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Monday, April 18, 2016

HHS and Autism

In The Politics of Autism, I write about the problems of young autistic adults. 

A post at HHS by  Tom Novotny, Autism Coordinator* & Deputy Assistant Secretary for Health (Science and Medicine), Office of the Assistant Secretary for Health and Aaron Bishop, Commissioner, Administration on Disabilities, Administration for Community Living:
The Centers for Disease Control and Prevention recently released data from its Autism and Developmental Disabilities Monitoring Network indicating that 1 in 68 school-aged children are on the autism spectrum. In announcing these data, which are unchanged from 2014, Dr. Stuart K. Shapira, chief medical officer for CDC’s National Center on Birth Defects and Developmental Disabilities, noted the importance of services and supports for these children now and as they grow into adolescence and adulthood.
We could not agree more.
Children with autism, like people with all types of disabilities, need opportunities to grow and gain independence. And from an early age, they should be involved in planning for their own transitions to adulthood.
They need to learn the skills that will enable them to fully participate in their communities, which include earning competitive wages while working alongside people without disabilities. We also must take action to structure our communities and workplaces to embrace their inclusion and benefit from their strengths.
We must ensure that services are available to support all children as they work their way through school, become young adults, attend college and seek employment.

This transition issue is critically important and one of the first priorities for the Autism Coordinator. An initial step in this effort is securing resources for the development of an report on youth and young adults with autism spectrum disorder who face challenges related to the transition from school-based services to those needed during adulthood.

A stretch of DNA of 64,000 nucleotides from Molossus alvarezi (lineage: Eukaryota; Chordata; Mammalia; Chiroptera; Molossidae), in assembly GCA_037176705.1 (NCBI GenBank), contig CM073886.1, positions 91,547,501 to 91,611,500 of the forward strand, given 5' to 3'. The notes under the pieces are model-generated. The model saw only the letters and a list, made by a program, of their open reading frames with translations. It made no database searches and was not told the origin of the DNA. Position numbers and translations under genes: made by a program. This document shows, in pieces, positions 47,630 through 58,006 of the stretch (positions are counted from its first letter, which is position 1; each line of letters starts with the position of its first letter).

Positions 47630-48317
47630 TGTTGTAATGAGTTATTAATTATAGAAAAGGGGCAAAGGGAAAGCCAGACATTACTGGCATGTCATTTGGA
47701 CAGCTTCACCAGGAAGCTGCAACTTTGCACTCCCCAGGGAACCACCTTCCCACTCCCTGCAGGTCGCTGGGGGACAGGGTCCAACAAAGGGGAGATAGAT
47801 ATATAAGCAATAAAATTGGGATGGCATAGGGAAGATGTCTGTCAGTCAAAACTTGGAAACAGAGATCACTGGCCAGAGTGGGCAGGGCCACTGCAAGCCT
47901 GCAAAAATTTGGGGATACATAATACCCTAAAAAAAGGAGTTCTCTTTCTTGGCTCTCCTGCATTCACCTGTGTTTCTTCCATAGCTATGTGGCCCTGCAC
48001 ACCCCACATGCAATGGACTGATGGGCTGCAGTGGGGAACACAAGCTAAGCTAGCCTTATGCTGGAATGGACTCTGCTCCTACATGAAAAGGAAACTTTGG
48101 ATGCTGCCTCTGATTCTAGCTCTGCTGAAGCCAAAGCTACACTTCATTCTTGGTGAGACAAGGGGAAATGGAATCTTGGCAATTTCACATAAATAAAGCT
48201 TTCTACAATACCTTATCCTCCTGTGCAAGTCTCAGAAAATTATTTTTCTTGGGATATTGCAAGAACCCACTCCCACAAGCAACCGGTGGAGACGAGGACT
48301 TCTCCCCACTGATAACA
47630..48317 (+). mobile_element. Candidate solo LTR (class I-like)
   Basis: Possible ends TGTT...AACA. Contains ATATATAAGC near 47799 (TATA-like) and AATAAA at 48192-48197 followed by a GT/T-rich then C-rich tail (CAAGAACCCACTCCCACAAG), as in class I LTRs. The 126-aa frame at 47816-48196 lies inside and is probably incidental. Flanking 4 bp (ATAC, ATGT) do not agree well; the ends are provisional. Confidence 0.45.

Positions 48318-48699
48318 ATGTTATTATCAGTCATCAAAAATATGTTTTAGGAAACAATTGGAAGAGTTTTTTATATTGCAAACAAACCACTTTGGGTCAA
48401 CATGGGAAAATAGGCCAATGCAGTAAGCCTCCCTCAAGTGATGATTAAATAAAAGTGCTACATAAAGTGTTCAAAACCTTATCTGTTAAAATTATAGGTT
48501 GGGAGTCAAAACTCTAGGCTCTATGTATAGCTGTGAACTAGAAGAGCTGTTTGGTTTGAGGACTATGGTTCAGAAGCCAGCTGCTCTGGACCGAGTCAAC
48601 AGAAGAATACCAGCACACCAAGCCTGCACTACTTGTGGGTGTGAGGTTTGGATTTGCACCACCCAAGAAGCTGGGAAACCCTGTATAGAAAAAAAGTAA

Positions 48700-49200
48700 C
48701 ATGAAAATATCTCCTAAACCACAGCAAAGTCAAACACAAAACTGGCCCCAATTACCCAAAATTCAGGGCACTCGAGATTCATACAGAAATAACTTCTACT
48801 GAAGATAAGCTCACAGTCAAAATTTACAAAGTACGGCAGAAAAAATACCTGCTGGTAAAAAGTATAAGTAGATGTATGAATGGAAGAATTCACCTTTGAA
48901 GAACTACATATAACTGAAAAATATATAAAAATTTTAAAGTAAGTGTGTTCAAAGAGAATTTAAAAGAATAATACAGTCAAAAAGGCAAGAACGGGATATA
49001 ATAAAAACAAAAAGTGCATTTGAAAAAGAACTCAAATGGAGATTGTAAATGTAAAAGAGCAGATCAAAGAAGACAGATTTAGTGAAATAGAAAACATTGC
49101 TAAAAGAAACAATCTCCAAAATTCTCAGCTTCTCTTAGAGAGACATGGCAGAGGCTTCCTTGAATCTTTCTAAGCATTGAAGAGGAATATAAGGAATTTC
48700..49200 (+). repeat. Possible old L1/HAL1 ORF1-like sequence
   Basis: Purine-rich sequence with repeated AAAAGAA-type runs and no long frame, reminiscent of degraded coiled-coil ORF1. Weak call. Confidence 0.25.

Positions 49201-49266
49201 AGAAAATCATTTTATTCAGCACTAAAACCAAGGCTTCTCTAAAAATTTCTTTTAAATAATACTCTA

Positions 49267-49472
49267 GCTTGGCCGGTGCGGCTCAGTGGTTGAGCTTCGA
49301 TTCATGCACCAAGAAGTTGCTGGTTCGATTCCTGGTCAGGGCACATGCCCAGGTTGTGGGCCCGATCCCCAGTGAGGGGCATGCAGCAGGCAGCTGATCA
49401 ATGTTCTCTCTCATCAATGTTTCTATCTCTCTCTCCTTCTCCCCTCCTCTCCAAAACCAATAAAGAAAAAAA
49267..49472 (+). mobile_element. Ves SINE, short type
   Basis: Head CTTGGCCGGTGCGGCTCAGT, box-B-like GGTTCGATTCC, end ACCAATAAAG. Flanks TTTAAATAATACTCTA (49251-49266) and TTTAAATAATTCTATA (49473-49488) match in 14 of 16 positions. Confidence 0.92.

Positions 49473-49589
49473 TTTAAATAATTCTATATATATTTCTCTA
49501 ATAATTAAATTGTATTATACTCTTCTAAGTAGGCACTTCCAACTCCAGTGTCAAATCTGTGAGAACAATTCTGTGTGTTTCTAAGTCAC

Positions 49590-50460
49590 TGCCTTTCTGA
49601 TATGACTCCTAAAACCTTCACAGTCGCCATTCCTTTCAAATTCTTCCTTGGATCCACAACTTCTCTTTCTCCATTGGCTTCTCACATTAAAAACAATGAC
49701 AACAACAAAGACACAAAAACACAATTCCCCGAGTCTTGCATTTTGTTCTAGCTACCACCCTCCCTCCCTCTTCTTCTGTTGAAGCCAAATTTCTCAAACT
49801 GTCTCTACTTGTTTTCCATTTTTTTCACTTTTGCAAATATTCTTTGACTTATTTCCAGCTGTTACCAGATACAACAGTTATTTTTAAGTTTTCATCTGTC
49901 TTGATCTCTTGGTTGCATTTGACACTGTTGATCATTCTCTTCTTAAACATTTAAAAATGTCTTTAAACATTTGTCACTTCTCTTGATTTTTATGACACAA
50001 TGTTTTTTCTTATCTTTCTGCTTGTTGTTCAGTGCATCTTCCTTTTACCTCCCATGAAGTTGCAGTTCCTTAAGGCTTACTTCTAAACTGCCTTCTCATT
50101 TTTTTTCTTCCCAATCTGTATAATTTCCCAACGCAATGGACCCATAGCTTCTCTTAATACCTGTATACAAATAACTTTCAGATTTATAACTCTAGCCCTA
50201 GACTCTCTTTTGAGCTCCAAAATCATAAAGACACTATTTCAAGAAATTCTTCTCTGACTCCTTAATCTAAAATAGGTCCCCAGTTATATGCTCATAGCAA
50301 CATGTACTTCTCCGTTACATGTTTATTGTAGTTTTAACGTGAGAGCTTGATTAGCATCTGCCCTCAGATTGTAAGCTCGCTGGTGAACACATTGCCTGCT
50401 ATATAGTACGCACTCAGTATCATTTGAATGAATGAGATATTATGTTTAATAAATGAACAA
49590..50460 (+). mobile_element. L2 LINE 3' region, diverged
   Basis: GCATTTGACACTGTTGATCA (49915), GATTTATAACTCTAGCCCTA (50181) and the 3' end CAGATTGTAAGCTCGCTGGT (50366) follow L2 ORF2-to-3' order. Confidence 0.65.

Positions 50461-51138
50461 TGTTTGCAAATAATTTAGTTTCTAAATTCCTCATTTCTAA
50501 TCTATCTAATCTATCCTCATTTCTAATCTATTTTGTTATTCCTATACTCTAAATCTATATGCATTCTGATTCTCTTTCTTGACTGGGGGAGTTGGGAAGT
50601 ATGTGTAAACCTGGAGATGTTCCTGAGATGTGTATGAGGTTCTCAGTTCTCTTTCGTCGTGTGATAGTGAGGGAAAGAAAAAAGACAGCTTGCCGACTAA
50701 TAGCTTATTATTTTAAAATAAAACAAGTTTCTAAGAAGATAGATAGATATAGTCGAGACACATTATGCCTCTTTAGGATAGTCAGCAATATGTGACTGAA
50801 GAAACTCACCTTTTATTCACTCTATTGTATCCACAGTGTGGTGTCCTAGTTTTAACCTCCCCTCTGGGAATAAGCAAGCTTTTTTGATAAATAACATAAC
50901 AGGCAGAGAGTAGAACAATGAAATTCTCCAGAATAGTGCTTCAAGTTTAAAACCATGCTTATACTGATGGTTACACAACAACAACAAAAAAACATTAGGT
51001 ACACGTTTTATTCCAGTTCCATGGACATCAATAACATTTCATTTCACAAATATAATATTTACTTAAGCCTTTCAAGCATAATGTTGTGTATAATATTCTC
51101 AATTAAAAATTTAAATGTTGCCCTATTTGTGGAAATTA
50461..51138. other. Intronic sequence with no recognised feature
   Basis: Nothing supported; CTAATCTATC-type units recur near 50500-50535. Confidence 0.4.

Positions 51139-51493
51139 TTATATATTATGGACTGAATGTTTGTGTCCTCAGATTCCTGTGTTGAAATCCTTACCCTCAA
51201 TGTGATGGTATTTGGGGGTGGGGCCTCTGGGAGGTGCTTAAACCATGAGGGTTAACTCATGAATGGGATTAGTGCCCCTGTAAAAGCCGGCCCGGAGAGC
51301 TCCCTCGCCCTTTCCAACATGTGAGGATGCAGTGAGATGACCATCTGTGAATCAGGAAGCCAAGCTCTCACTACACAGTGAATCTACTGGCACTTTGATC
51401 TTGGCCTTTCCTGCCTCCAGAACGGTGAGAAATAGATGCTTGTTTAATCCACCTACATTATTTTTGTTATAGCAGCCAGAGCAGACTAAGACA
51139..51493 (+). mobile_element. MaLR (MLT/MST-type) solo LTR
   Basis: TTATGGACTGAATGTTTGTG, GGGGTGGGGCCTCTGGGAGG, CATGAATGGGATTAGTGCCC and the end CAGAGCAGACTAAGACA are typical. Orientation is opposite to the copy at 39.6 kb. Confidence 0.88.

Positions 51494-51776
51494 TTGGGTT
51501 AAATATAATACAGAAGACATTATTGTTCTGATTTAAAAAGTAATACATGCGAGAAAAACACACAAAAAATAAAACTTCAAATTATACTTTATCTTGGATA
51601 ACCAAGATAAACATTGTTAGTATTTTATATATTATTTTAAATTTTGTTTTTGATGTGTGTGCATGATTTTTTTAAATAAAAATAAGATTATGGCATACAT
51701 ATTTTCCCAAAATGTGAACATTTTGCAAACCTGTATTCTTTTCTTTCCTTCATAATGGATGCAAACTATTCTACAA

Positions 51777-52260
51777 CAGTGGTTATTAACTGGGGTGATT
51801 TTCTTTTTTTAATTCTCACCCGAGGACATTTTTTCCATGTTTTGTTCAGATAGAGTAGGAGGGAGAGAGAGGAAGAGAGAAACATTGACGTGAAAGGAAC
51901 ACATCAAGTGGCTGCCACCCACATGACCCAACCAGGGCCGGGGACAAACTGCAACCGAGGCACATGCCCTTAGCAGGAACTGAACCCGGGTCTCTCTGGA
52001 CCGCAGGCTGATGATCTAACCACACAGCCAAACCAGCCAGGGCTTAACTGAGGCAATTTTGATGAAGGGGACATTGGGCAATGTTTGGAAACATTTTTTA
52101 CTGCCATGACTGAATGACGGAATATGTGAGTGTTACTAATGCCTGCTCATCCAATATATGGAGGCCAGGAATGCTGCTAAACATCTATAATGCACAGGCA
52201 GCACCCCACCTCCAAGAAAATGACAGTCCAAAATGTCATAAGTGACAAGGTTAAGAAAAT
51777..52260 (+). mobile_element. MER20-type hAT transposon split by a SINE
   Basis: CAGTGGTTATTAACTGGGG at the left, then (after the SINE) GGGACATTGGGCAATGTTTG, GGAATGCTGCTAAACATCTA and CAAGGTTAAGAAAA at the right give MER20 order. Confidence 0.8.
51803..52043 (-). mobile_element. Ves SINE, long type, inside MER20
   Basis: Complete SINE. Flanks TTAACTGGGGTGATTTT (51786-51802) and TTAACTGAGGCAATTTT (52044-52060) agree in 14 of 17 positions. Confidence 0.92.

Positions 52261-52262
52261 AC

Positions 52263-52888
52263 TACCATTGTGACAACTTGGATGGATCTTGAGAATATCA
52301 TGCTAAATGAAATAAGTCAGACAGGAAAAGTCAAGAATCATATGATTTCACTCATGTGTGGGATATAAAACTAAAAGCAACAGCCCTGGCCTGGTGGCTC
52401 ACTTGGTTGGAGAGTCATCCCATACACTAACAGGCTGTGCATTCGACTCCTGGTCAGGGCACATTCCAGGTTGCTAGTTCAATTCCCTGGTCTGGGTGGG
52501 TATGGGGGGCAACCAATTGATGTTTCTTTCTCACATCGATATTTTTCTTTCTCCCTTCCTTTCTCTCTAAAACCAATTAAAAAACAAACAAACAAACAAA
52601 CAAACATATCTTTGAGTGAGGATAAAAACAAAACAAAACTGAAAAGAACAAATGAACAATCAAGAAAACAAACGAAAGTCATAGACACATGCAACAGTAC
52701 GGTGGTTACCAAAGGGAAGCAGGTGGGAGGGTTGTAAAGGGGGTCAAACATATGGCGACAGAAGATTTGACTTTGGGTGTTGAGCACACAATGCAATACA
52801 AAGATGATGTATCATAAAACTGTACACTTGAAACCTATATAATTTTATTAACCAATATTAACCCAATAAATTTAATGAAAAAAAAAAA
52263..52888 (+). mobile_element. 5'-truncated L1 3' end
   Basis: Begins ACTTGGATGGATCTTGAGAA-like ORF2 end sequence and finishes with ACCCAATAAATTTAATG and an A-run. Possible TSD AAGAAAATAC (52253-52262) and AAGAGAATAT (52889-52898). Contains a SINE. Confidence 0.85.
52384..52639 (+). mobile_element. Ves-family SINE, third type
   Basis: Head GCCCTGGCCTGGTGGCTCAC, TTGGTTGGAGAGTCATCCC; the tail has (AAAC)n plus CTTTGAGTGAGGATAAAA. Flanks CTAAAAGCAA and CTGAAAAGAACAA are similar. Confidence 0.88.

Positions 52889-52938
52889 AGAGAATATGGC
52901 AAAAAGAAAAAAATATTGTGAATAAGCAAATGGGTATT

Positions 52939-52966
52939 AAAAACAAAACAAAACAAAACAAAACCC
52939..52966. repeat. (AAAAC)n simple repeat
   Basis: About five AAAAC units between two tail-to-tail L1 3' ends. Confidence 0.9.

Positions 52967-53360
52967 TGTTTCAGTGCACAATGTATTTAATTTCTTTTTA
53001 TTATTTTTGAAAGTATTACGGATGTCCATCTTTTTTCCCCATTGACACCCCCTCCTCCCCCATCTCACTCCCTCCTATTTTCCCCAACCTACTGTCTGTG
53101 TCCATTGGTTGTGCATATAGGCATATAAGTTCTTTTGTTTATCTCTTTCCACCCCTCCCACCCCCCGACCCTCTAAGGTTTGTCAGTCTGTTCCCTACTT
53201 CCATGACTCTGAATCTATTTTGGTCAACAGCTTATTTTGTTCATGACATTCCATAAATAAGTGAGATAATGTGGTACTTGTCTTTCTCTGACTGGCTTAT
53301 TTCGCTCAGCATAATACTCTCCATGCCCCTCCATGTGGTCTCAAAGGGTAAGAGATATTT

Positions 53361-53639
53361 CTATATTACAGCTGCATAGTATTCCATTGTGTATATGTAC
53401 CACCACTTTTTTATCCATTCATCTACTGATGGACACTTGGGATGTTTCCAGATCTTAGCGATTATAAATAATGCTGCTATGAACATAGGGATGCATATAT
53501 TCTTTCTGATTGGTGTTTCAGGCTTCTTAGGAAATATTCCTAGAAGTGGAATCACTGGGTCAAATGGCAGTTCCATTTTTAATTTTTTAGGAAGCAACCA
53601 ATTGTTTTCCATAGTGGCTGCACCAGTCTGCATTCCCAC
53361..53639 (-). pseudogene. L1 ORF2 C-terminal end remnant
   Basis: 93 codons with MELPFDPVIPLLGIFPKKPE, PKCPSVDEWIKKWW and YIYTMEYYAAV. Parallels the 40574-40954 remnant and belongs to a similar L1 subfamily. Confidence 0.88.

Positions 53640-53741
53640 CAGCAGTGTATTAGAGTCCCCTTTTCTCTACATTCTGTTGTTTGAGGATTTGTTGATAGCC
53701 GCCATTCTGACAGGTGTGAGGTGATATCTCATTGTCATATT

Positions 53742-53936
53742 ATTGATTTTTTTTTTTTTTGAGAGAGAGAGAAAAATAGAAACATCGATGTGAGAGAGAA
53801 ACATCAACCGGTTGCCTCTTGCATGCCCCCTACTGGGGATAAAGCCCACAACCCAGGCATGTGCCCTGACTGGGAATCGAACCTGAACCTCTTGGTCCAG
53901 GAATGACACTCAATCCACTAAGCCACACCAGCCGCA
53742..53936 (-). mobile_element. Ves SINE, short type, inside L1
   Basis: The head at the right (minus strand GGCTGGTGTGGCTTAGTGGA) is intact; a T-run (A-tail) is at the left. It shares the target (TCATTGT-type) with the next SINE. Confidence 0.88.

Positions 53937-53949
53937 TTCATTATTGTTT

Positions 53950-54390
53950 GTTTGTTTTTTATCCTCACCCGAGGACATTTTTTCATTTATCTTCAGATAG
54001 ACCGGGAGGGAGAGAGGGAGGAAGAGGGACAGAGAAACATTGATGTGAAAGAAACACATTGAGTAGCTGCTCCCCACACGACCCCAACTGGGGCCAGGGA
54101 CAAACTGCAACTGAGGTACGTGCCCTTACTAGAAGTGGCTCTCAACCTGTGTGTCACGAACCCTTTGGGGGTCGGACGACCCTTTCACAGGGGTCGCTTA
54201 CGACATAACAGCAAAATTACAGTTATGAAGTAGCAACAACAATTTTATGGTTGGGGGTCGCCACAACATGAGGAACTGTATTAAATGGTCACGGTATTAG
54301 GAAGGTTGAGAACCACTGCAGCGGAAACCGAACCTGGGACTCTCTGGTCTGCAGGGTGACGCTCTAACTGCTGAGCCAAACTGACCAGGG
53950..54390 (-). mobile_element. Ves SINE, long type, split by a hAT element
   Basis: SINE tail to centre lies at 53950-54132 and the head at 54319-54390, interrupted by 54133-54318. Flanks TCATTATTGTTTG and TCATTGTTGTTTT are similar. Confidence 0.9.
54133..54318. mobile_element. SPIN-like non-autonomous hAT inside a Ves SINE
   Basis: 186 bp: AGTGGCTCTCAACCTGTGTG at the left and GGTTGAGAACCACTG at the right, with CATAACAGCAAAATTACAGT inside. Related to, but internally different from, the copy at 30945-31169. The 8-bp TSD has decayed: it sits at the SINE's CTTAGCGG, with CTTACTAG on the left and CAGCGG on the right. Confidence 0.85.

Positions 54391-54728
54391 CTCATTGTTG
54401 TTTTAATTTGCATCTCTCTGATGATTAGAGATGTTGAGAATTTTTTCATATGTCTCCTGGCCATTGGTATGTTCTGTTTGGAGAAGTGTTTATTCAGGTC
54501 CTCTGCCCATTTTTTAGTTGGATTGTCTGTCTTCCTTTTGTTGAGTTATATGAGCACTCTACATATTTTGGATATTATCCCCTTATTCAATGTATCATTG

The good news is that a lot of exciting work already is happening across the Department of Health and Human Services toward this end, including:
  • The Administration for Community Living (ACL) is working with states and communities across the country to improve access to services for families. In addition, ACL is working to better reach and serve minority communities. You can read more about some of this work here.
  • The Health Resources and Services Administration operates 43 Leadership Education in Neurodevelopmental and Related Disabilities (LEND) programs, which often work alongside the 71 University Centers of Excellence in Developmental Disabilities, funded by ACL. These programs train professionals from diverse disciplines to diagnose autism and other developmental disabilities and to use evidence-based interventions. Many of these programs focus on outreach to underserved communities.
  • Birth to Five: Watch Me Thrive! is a coordinated federal effort, led by the Administration for Children and Families, to encourage healthy child development, universal developmental and behavioral screening for children and support for the families and providers who care for them.
As we reflect on Autism Awareness Month, let’s challenge ourselves to move beyond being aware. Let’s create real acceptance and raise expectations. As a society, we are all better off when all people are given the opportunity to share their unique talents and contributions to society. Let’s focus on finding ways to ensure that people with autism are integrated into every aspect of community life and are appreciated for all their contributions.
*Earlier this week, Dr. Novotny was designated by the Secretary of Health and Human Services as Autism Coordinator in the Department of Health and Human Services.